8.3 Child’s Play

29 July, 2012 by katelaity

Eduardo stared. “There must be laws against such a thing!”

Maggiormente and Myojo laughed. “Unless lions have joined the legal profession, I suspect there may not be,” the alchemist added.

The creature looked deeply affronted. “Will no one protect the Venetian lions?”

Eduardo looked so appalled and forlorn that the alchemist took pity on him. “My dear one, you know that I shall always protect you.”

This seemed to mollify his familiar somewhat. “I am grateful for that.”

“Yet you were ready to eat Seito,” Myojo said with mock seriousness as the bird continued to trill away on her hand.

Eduardo cocked his head. “Forgive my ignorance. I thought all birds were for eating. Perhaps if I am descended from chickens I should reconsider this practice.”

The alchemist tried to hide his amusement with a cough. Yet his familiar looked so grave that he got his mirth under control quickly. “A wise decision. One must always be thoughtful about what one eats.”

Myojo nodded her agreement. “So much depends upon our choices.”

“Are you and Seito part of the exhibition here?” Maggiormente asked in order to change the subject. And because he was dying to know more about the magician.

“We are indeed. The emperor had many petition him for admission to the exhibit. I was one of the fortunate few, although I must attribute most of my luck to Seito.”

The little bird hopped along her arm and settled on the magician’s shoulder.

“Do you do tricks?” Eduardo asked, staring at the bird with a new level of respect.

“We do illusions,” Myojo said, removing her pointed hat. Seito hopped onto her head and she replaced the hat. From within it, the trilling song of the bird continued until it suddenly cut short. She removed the hat to show no Seito.

Suddenly the bird’s song began anew from the rafters. The three of them looked up to see Seito perched high in the unfinished building. Seito took wing and flew down in lazy circles until once more she sat upon the magician’s shoulder.

Maggiormente clapped his hands approvingly, but Myojo waved it away. “A mere trifle. We have much more impressive work to do.”

“How so?”

“Our illusions are not just magic tricks, but stories that we tell. We have a stage and props and other things to create the illusion of a living tale. The emperor seemed most fascinated by the tale I call ‘Child’s Play’ which tells of the friendship between a poor girl and boy.”

“A happy tale?” Eduardo curled his tail around his feet, ready to hear a story now.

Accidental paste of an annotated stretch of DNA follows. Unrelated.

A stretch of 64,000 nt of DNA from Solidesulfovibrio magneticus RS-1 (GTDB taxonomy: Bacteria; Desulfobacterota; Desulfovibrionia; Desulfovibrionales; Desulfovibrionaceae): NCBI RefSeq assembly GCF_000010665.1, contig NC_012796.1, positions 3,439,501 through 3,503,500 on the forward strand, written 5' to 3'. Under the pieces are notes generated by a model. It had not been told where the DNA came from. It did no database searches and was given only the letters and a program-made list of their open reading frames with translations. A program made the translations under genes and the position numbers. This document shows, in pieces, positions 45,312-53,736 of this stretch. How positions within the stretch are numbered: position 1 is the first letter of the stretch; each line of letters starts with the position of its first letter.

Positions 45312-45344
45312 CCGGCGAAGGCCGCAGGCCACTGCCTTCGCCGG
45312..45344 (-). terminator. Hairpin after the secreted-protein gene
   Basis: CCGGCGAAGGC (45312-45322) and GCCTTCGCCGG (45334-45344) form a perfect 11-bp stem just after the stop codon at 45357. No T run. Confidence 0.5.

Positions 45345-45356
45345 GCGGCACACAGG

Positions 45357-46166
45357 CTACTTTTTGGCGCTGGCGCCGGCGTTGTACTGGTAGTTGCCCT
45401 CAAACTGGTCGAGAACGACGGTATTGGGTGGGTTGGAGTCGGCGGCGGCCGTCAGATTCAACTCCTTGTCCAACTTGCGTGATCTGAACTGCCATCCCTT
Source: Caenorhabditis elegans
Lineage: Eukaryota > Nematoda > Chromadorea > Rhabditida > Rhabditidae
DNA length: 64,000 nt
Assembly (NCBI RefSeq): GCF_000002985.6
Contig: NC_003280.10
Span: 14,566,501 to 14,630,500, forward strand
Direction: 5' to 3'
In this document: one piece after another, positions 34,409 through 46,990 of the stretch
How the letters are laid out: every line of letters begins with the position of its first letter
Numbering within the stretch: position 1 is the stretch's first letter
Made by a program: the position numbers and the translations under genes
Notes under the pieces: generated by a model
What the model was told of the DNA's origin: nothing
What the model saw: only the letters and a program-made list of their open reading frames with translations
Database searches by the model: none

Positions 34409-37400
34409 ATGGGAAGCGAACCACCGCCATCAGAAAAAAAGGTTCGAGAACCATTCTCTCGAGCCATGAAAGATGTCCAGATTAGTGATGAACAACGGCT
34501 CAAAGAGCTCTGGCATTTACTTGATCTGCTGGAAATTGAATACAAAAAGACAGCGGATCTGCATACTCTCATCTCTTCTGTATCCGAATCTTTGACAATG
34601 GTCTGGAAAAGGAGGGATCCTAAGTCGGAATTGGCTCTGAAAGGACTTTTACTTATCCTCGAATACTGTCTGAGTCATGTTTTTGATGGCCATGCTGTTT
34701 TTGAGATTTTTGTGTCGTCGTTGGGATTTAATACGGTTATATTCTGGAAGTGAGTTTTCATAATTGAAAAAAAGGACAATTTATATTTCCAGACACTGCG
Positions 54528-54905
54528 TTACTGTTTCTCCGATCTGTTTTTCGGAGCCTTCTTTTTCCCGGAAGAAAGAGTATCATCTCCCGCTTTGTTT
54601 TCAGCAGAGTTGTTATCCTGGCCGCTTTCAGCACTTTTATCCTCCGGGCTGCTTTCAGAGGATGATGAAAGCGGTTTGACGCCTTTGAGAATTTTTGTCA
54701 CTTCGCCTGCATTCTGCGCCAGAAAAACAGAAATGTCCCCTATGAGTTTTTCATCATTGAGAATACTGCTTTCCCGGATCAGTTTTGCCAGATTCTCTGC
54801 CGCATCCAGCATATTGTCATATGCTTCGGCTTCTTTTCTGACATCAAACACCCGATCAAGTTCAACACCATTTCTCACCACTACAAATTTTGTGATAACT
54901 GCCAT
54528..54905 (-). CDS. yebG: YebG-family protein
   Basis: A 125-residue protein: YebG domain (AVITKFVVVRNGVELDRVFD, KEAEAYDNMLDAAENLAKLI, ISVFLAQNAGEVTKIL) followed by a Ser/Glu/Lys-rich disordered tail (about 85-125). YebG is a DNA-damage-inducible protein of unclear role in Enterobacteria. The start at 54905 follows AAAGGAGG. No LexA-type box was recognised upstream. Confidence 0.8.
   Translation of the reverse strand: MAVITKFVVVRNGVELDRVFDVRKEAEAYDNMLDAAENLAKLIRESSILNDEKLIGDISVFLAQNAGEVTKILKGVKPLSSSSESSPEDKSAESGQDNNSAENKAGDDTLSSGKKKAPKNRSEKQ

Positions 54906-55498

Myojo shook her head. “A tale to break the heart. Happy stories are all very well, but sad stories live in the memory longer.”

“I suppose that’s true,” Maggiormente said, rubbing his beard thoughtfully.

“We know how to cope with happiness,” Myojo said, pulling a red silk kerchief from her sleeve, “But we all seek ways to learn how to bear our unhappiness.”

“I don’t like to be unhappy,” Eduardo said with a big frown.

“No one does.” Maggiormente said, patting his familiar on the head. “But we are all unhappy at times, however rich or powerful. No one escapes sadness completely.”

Myojo nodded. “The emperor himself had tears in his eyes at my performance. He rules Japan, the greatest nation in the world, yet he too knows unhappiness.”

“Are you from an imperial family yourself?” The alchemist could no longer repress his curiosity completely and the young woman seemed entirely at ease with the conversation so he didn’t really feel as if he were prying.

Myojo laughed. “Not at all. My given name is Higuchi Ichiyō. The Higuchi family comes from samurai lineage, however.”

“What is a samurai?” Eduardo interrupted.

“Great warriors,” Maggiormente said, “isn’t that correct?”

The young magician nodded. “Men of power and action, who held to a code of warfare that promoted honour and courage.”

“It sounds very grand,” Maggiormente said, imagining the armoured warriors on the fields of war.

Myojo nodded but offered a wry smile. “They are magnificent, until they die leaving a wife and children behind friendless and impoverished.” The sadness on her face left no doubt that the story she told was her own.


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